A language lesson from B2C

Businesses are starting to take language seriously. In the UK, organisations with a tone of voice invest £116k on average.

But it hasn’t always been this way. Historically, B2B brands have lagged behind their consumer cousins. There’s an assumption that if you’re selling a smoothie you can write with as much clarity and warmth as you like, but if you’re selling a security system to a blue chip, you’re in the world of wordy reports, deferential forms of address and words like cascading, leveraging and actioning.

That’s old hat. So if your company’s language is stuck in the last century, never fear. We’ve got three steps that will see you right.

Talk to people, not departments

You’re not talking to ‘procurement’ or ‘marketing’. You’re talking to Jenny (who’s having a really busy day), or Dave (who’s got 1017 unread emails in his inbox).

The person sitting in the blue chip security department eats lunch, plays pool and takes the train home in the evening just like the person whipping up all those smoothies.

So use the words they would use. That means no more cascading, just say sharing. No more leveraging, just say making the most of. And please, please no more actioning. (There’s a reason Microsoft Word autocorrects it to auctioning.)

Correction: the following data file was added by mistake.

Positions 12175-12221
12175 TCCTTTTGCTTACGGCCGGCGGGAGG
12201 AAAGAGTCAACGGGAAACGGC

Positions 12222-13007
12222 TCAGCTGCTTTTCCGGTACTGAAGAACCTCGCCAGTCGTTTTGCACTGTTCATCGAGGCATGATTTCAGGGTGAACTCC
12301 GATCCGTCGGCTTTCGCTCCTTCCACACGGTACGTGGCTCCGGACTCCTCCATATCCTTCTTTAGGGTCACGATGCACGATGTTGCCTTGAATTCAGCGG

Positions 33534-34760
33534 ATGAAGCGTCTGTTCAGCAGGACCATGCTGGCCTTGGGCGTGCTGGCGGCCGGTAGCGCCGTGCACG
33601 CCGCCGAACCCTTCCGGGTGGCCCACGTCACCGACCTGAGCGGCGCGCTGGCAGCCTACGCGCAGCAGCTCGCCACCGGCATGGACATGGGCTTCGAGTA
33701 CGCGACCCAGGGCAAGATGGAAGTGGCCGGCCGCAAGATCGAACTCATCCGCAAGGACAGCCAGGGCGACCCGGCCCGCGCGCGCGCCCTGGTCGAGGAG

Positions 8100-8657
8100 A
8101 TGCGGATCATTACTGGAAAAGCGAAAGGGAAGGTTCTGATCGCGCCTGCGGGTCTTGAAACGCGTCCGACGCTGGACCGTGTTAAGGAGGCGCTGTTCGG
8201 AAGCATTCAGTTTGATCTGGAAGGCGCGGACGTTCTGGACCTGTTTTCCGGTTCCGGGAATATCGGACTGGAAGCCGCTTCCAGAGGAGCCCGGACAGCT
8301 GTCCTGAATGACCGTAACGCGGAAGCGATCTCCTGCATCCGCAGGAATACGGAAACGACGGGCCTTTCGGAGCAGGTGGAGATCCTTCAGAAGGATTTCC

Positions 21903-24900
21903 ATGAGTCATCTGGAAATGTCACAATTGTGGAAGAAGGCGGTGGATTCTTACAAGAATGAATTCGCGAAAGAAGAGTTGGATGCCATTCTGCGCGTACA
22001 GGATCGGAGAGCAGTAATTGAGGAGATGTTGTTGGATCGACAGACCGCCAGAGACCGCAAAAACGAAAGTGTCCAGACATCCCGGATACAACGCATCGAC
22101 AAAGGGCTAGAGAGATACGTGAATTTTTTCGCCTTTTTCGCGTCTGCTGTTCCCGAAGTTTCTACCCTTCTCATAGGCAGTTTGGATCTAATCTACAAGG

Build the case

Capture your new way with words as a set of tone of voice guidelines, and get everyone on board through a training programme.

Mind-blowing numbers will start dropping in your inbox.

We worked with a bank on a letter about procurement contracts. They expected a 2% response rate. In their wildest dreams, they hoped for 5%. We rewrote the letter in their tone of voice and they ended up with 46%.

Think culture change, not just copywriting

Tone of voice isn’t one page in a set of brand guidelines. It’s a huge cultural change that some will grasp with open arms and others will fight to the very last.

You need support from on high, and to get that you need a business case.

So put three or four of those mind-blowing numbers on some slides, grab ten minutes in the CEO’s diary and wow them with frighteningly big returns for a laughably small investment. Then start preparing yourself for some big changes ahead.